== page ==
PC buying is shifting increasingly from direct sales to indirect sales, such as through resellers, and will continue to move in this direction in the coming years until only the largest firms will be dealing directly with OEMs.
That’s the conclusion of a report from Gartner. It found that the indirect channel — value-added resellers, consultants, stores and whatnot — accounted for 66.6 percent of worldwide PC shipments in 2004, grew to account for 74.3 percent of shipments in 2008, and will reach 80 percent by 2012.
The main reason is that the shrinking number of PC vendors only deal with the largest of customers directly, according to Tiffani Bova, research vice president with Gartner.
“In the last five years, many PC manufacturers have been much more prescriptive about which markets they were going to sell to directly versus co-selling with partners or which they leave for the channel,” she told InternetNews.com. “There has been a marked focus on direct resources. For the global Fortune 2000, their feeling is, we’ll sell direct. The rest we leave to the channel or [the Web].”
That’s not necessarily a bad thing. The retail channel remains strong and aggressive, even after the demise of CompUSA and Circuit City. Strong consumer and small office/home office (SOHO) market growth will keep the retail channel hopping and non-traditional merchants are going to get into the business, such as Wal-Mart (NYSE: WMT).
Much of the change is economic. It gets expensive to support more firms and smaller firms, especially with the price of computers plunging and profit margins with them. There are still markets that warrant direct sales because of the volumes they buy, said Bova.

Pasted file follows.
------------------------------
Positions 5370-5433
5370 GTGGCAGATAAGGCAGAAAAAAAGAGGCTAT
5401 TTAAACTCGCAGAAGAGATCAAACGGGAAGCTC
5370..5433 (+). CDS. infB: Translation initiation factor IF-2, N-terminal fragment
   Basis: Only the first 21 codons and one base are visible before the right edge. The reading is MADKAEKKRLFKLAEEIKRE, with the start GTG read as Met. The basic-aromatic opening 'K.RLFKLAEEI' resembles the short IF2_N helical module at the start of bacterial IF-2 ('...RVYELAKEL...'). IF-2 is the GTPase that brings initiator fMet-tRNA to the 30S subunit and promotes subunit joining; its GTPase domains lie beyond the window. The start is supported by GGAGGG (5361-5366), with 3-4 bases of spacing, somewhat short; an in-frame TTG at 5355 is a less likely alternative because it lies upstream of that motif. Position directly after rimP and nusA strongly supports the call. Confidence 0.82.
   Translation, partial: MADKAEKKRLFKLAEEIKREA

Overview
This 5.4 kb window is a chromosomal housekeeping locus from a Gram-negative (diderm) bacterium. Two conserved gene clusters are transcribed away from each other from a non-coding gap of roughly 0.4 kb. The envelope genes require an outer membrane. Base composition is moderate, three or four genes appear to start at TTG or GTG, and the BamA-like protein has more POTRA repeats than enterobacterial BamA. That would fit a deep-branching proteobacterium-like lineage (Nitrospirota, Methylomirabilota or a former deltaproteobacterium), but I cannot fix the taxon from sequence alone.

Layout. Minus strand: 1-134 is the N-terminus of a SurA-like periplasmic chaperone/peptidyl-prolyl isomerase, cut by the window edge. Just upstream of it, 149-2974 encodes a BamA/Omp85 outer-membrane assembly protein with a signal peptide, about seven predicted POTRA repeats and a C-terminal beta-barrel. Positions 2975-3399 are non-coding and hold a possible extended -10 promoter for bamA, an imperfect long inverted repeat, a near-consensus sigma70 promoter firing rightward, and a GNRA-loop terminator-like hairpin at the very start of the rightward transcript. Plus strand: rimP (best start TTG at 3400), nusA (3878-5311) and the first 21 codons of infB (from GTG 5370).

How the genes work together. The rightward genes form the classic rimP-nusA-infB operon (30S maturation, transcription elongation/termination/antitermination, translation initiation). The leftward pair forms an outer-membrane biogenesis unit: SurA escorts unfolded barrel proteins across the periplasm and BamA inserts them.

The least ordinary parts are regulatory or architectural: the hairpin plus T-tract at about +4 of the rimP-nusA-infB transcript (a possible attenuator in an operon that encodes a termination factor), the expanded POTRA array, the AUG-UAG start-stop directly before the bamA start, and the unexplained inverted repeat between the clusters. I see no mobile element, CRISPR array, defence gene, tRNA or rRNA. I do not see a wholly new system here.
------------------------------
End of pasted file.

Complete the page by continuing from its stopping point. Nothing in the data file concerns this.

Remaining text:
HP (NYSE: HPQ) has been steadily migrating to more and more resellers and integrators. Dell (NASDAQ: DELL) has publicly embraced a reseller market, but as it turns out, outside the U.S., Dell had a good-sized reseller market. “Outside the U.S., they were doing $9 billion a year through a business they never admitted they had,” said Bova.
Acer has rocketed into third place in worldwide sales, but it is 100 percent channel-based. “They aren’t going after the market that requires them to be direct,” said Bova. Acer wants home users, consumers and SOHO.
It’s the mid-sized market, 100 PCs to under 1,000, that is being squeezed, but Bova said those customers might be better off with a reseller anyway.
“A lot of mid-market customers tell me ‘resellers understand my infrastructure, they know what I’m doing, what I have. You won’t get that on hp.com.’ They get that from a VAR who works for them on a regular basis,” she said.
In fact, resellers might give a better price. “Sometimes customers feel as if they may get a better price from the vendor directly by cutting out the middle man. In reality, some times manufacturers want customers to go to the indirect channel so they don’t make it more advantageous to do that,” she said.